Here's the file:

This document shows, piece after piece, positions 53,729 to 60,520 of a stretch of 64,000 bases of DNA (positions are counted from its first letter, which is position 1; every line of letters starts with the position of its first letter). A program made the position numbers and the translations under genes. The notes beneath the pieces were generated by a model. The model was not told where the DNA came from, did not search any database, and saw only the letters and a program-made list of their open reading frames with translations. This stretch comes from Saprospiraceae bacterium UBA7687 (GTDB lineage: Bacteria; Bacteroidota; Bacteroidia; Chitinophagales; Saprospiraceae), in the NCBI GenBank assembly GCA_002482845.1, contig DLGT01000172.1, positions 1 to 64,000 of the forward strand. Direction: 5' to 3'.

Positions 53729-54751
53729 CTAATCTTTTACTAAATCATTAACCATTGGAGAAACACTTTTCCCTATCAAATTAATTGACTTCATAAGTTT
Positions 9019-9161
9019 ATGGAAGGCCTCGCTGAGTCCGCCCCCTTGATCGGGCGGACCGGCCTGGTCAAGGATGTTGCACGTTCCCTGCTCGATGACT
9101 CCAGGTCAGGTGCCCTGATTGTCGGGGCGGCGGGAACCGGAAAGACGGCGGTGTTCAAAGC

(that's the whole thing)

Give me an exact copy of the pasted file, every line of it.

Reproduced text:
This document shows, piece after piece, positions 53,729 to 60,520 of a stretch of 64,000 bases of DNA (positions are counted from its first letter, which is position 1; every line of letters starts with the position of its first letter). A program made the position numbers and the translations under genes. The notes beneath the pieces were generated by a model. The model was not told where the DNA came from, did not search any database, and saw only the letters and a program-made list of their open reading frames with translations. This stretch comes from Saprospiraceae bacterium UBA7687 (GTDB lineage: Bacteria; Bacteroidota; Bacteroidia; Chitinophagales; Saprospiraceae), in the NCBI GenBank assembly GCA_002482845.1, contig DLGT01000172.1, positions 1 to 64,000 of the forward strand. Direction: 5' to 3'.

Positions 53729-54751
53729 CTAATCTTTTACTAAATCATTAACCATTGGAGAAACACTTTTCCCTATCAAATTAATTGACTTCATAAGTTT
Positions 9019-9161
9019 ATGGAAGGCCTCGCTGAGTCCGCCCCCTTGATCGGGCGGACCGGCCTGGTCAAGGATGTTGCACGTTCCCTGCTCGATGACT
9101 CCAGGTCAGGTGCCCTGATTGTCGGGGCGGCGGGAACCGGAAAGACGGCGGTGTTCAAAGC